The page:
Discrimination In The Crucible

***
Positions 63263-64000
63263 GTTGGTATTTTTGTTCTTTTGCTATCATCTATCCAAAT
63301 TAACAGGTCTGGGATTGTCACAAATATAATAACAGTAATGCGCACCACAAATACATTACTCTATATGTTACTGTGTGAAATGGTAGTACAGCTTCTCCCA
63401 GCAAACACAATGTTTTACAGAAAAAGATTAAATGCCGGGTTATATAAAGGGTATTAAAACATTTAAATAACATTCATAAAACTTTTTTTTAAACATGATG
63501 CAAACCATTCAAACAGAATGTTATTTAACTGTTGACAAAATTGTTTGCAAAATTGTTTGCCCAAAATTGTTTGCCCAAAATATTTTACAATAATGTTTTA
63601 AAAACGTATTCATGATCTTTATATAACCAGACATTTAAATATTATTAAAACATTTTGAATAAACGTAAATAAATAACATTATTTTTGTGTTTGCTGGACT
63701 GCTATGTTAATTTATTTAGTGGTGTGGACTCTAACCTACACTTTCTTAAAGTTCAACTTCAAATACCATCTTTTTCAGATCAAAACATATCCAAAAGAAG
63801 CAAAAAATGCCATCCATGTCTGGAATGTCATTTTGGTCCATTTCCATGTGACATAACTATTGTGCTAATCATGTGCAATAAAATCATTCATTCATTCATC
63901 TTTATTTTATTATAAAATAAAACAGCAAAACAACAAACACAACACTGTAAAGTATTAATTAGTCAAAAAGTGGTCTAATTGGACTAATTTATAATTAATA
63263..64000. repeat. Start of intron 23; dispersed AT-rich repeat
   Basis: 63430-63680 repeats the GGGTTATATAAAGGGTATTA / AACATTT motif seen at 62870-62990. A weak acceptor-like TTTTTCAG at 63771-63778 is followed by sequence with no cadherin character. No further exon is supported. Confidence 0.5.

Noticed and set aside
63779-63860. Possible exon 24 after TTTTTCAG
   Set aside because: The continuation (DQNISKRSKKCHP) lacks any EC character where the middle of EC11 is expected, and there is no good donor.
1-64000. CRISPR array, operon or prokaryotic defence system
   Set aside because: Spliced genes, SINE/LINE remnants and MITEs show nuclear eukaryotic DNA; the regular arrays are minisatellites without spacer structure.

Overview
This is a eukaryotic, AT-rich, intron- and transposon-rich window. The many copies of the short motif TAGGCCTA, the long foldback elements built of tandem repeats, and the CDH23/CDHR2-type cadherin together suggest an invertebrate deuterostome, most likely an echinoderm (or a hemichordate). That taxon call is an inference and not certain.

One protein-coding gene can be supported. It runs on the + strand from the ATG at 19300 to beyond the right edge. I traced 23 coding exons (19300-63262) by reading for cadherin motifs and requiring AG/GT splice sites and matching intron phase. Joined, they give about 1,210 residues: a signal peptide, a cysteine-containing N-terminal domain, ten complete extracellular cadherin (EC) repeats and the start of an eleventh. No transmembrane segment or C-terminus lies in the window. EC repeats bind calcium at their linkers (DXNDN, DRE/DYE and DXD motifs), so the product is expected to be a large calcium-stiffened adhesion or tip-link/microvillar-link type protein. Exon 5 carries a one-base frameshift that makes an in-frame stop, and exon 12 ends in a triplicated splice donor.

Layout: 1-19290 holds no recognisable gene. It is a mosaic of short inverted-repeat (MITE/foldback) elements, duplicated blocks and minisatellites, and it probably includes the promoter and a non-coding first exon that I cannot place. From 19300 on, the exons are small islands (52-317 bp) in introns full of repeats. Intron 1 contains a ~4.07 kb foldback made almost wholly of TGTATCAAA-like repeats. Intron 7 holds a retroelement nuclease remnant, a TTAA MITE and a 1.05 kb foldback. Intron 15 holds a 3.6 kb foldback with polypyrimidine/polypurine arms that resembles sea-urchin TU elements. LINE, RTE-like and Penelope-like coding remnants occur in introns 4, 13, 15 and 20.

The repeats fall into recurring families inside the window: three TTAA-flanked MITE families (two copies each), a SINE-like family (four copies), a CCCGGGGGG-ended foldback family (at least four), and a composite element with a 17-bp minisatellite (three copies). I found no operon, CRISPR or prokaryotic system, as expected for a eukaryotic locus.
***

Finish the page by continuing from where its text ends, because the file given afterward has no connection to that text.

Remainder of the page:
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A crucible, according to Learner’s Dictionary, is a severe test. Learner 's Dictionary also defined it as a place or situation that forces people to change or make difficult decisions. Both definitions make sense in why they chose to name the play, The Crucible. Crucibles, by both definitions, are seen in the book and in our world today by Proctor confessing, Mary changing sides, discrimination in our world, and religious persecution today. Crucibles, or severe tests, are seen in the play. One significant example in the play is when Proctor’s character is tried. Proctor had to decide to confess to sleeping with Abigail. He told the court, “I have known her, sir. I have… known her. Danforth: You… are a lecher?” Later on Proctor replied, “No, Francis, it is true, it is true. She will deny it, but you will believe me, sir; a man will not cast away his good name, sir, you surely know that” (68). Although committing adultery in our society today is extremely looked down upon, committing adultery was a greater offense in the Puritan community that had major repercussions. Proctor made the choice to throw away his reputation to save his wife’s life. Because of this his character was extremely tested during the play. This isn’t the only definition of crucible that is seen in the play. There are many situations in this play that force people to make hard decisions or change, which is also known as a crucible. Mary is a good example of someone who had a hard decision in the play.
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